• The controller 300 may perform mitigation operations (described below in reference to FIGS. 4-6) based on the resource collisions 313, 314. If the collisions are repeated (e.g., regularly polling to determine if the blocking condition is cleared), a count of the collisions may be maintained for each computation object 307, 308, and action taken when an individual count exceeds a threshold. In other arrangements, a total count of collisions for all computation objects may be maintained, and all objects (or a portion thereof) may be subject to mitigation actions as described below if the total count exceeds a threshold. Other counts may be used to make determination, e.g., number of blocked objects, which is two for collision 313, and one for collision 314.
  • Also shown in FIG. 3 is a lookup table 330 that is accessed and maintained by the controller 300 to locate objects within the storage unit 304. Other structures may be used instead of or in addition to a table, e.g., list, hash set, map, binary tree, etc. In this example, the table 330 includes a starting address (second column) mapped to an identifier (first column) for each data object. The addresses also indicate the memory block 310-312 in which the objects 320-323 are stored. For example the starting address for memory block 310 is 0x0100, and the object 320 is located at address 0x0101 as indicated in the table 330. In such a case, the identity of the memory block 310 for address of data object 320 can be determined using a bitwise AND of the address (0x0101) and 0x1100. The rightmost column in the table 330 includes flags that indicate, for example, access limitations or other conditions of use. In FIG. 3, the flags in table 330 indicate no limitations or conditions of use for any objects 320-323.
  • The controller 300 at least detects the resource collisions 313, 314, and may also manage them, e.g., putting holds/locks on processes, threads, hardware modules, etc., that are involved in computations 307, 308. In FIG. 4, a block diagram illustrates how the controller 300 may mitigate effects of the resource collisions according to an example embodiment. The previously executing computation object 306 may be paused as shown in order to carry out the mitigation. Alternatively, the computation object 306 may be allowed to continue executing if the actions described below can be performed in parallel with the computation 306, e.g., internally within channels of the storage unit 304.
  • Because computation objects 307, 308 are waiting on at least one of memory blocks 310 and 311, data objects 320, 322 are copied to different memory blocks 400-402, which may be accessed in parallel with each other and with memory blocks 310-312. The object 320 is needed by three different computation objects 306-308, and so two more copies 320 a-b are made of object 320, the copies 320 a-b placed into memory blocks 400, 401. A copy 322 a of object 322 is placed in block 402. Because object 322 is only needed by computation object 308, the original data object 322 may be deleted (or marked as deletable). In such a case, this is equivalent to moving object 322 to new location in block 402, where it is now referred to as object 322 a.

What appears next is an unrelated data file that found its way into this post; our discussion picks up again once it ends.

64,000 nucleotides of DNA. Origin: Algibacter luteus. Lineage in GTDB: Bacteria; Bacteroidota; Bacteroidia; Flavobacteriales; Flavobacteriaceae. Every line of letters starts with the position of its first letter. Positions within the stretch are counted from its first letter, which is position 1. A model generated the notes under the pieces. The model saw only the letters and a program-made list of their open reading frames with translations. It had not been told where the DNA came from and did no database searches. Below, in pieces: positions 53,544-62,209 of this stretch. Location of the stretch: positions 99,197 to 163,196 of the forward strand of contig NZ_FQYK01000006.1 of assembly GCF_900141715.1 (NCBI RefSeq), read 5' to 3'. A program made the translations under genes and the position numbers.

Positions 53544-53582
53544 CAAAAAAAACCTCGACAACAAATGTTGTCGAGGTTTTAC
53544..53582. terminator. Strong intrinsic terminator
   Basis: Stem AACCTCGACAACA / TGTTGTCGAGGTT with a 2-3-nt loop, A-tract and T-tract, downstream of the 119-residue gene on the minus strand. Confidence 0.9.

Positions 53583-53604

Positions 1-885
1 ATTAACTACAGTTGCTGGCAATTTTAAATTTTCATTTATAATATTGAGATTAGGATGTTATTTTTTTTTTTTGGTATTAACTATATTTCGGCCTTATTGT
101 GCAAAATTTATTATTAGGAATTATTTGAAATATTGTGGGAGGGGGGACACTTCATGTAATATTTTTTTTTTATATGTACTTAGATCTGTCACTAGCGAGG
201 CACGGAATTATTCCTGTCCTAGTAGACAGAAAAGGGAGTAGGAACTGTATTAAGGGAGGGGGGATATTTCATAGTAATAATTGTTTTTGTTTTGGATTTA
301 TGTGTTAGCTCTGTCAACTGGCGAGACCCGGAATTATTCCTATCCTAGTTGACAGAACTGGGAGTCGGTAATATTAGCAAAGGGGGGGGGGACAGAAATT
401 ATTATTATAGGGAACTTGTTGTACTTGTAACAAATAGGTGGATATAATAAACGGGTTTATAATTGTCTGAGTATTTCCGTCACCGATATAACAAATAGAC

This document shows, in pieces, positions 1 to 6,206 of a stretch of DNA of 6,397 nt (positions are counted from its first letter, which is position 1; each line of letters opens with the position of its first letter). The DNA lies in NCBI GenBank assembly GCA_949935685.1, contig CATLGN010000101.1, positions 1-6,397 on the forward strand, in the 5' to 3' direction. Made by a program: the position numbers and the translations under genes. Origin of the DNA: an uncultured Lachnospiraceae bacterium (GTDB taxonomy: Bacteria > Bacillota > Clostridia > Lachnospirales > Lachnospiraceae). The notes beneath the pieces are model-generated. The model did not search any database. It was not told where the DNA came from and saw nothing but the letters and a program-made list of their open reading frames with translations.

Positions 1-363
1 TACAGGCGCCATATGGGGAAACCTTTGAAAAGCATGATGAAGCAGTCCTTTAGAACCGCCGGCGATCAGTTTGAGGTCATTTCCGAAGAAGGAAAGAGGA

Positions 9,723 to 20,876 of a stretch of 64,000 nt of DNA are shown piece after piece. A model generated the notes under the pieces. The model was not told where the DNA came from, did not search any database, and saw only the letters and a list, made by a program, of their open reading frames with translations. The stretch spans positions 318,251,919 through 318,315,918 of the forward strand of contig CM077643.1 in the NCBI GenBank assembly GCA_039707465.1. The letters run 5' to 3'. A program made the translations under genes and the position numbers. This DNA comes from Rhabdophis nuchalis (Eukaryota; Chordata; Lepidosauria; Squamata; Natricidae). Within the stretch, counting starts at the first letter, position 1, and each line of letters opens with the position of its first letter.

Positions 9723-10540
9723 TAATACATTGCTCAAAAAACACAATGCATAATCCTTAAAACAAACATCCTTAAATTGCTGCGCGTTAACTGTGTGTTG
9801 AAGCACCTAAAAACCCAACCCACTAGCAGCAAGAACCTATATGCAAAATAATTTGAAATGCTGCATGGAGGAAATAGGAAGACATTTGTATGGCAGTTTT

• The copying and/or moving of the objects 320, 322 are recorded in the updated table 330 shown in FIG. 4. Because there are three copies of original data object 320, the flags are set to read-only (RO). Further, data object 320 at address 0x0101 is flagged as the master object (M), e.g., the first copy of the object that was the subject of a resource collision. This flag may be used where changes are later requested to an object that has been duplicated. For example, if there is a dependency between computation objects, it may be necessary to pause or cancel at least some computations involving a data object that is subject to change by another computation object. The master object in such a case may be the one that continues to be used for computation, whether or not it is the object that is subject to change. If the computation objects are independent, it may be possible to change the one copy of a data object if this does not change the results of parallel computations that are still proceeding using copies of that object.
  • After copying the data objects, the computations can proceed in parallel as shown in FIG. 5. Each computation object 306-308 is using either the original data object 320 or a copy 320 a-b. Computation object 307 is using copied/moved object 322 a. As the computations objects 306-308 complete their tasks, any duplicate objects can be removed. This is shown in FIG. 6, where computation object 306 has completed as indicated by the dashed line. As copied object 320 is no longer used, it can be deleted (or marked as deletable) and the table 330 updated. In this case, the next copy of data object 320 is data object 320 a, and so object 320 a is marked as the master object in the table 330. Both objects 320 a-b are copies, and so the RO flag is maintained for these objects in the table 330. If one of the objects 320 a-b is done being used by a computation object, the RO and M flags can then be removed.